Magazine article Screen International

'When God Sleeps': Tribeca Review

Magazine article Screen International

'When God Sleeps': Tribeca Review

Article excerpt

Up close and personal with Shahin Najafi, the German-based 'Salman Rushdie of rap'

Dir/scr. Till Schauder. US/Germany. 2017. 88 min.

Controversial Iranian musician Shahin Najafi, once called the "Salman Rushdie of rap," lives in the German city of Cologne, far away from the fatwas of his Islamic homeland. Facing fines, prison-time and a hundred lashes for what was deemed blasphemous music by the Iranian right, Najafi left in 2005. But as shown in this intimate and compelling documentary, Najafi still remains very much a target in exile. In a time of rising fundamentalist attacks in Europe, from the killings at Charlie Hebdo to the Paris Bataclan concert hall, Najafi fears he could be next.

When God Sleeps becomes more a portrait of a political activist than a musician, asking familiar, but very resonant questions about the costs of resistance

With its topical story and mostly taut portrait of a complex figure, When God Sleeps should be a lock for any number of broadcast and film festival slots the world over. Touching upon such hot topics as Islam, terrorism, protest, and even the refugee crisis, the film checks off just about every newsworthy box.

German director Till Schauder (The Iran Job) makes the most of Najafi's troubled situation, ratcheting up the paranoia and pressure-cooker atmosphere. The film's first scene reveals Najafi holding a handgun for his own protection; shortly thereafter, he is seen jumping out of his friend's car for fear it has been rigged to explode. Resembling CitizenFour's Edward Snowden or City of Ghosts's citizen-journalists, Najafi is shown as a man playing with fire--and getting burned in the process. "This fear is a part of me; it's like my hand," he says.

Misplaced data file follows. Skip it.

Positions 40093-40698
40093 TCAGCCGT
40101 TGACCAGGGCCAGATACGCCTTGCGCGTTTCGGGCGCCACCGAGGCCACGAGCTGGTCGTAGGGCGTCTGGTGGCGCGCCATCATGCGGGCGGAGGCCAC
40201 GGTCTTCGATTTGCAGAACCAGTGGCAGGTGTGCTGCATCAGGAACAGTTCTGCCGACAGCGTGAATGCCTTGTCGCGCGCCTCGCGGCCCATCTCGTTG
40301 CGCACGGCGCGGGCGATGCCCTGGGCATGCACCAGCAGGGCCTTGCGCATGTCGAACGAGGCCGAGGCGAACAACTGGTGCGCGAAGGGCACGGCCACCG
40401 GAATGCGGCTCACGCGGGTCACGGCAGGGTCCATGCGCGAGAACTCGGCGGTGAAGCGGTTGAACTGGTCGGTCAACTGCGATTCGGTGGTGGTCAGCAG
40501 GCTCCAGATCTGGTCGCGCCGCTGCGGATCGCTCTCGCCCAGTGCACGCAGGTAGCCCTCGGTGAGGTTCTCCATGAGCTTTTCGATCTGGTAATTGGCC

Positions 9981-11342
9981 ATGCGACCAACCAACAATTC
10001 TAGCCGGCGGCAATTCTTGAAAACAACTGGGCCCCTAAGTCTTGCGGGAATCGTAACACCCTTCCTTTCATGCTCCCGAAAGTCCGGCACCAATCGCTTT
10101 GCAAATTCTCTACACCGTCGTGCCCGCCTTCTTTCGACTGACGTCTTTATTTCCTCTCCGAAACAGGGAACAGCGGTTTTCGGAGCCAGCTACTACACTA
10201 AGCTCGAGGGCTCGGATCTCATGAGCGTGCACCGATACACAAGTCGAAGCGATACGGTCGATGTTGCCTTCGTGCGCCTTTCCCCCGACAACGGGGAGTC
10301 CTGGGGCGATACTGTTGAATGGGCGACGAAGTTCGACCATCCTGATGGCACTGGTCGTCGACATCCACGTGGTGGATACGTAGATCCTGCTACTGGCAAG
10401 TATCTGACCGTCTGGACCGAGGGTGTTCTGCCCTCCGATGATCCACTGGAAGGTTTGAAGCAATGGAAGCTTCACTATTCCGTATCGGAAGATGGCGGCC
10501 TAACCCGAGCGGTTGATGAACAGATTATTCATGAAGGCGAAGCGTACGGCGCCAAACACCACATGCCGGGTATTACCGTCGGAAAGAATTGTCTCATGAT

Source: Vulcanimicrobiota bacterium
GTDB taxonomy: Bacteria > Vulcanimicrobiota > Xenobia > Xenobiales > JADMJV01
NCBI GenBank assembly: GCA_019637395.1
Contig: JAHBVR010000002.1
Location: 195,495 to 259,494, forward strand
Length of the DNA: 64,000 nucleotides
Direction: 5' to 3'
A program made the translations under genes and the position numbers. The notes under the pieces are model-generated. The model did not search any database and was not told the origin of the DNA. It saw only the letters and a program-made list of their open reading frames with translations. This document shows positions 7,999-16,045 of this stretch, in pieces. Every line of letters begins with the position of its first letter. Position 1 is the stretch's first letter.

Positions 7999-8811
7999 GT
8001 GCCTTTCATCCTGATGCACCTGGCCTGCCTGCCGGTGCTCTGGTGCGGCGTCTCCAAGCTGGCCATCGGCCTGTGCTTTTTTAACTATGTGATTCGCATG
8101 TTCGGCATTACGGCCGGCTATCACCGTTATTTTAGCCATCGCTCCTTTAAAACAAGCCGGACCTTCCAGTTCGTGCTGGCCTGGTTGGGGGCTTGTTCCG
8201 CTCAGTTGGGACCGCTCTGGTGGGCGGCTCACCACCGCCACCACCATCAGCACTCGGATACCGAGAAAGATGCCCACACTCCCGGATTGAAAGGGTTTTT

As we get to know Najafi's sacrilegious music, anti-religious beliefs and the threats against him (in online videogames, his avatar is repeatedly shown getting shot), the film weaves in more personal details that add complexity to his story. He's in love with the granddaughter of the first Prime Minister of the Islamic Republic, and even more surprisingly, he was once a young, aspiring cleric in Iran, singing the Koran with his "holy voice."

When God Sleeps builds to a suspenseful crescendo as Najafi and his band publish a controversial new song and music video on the Internet. Called "Mammad Nobari," the video features criticisms of an authoritarian leader and images of a giant paper-mâché penis. …

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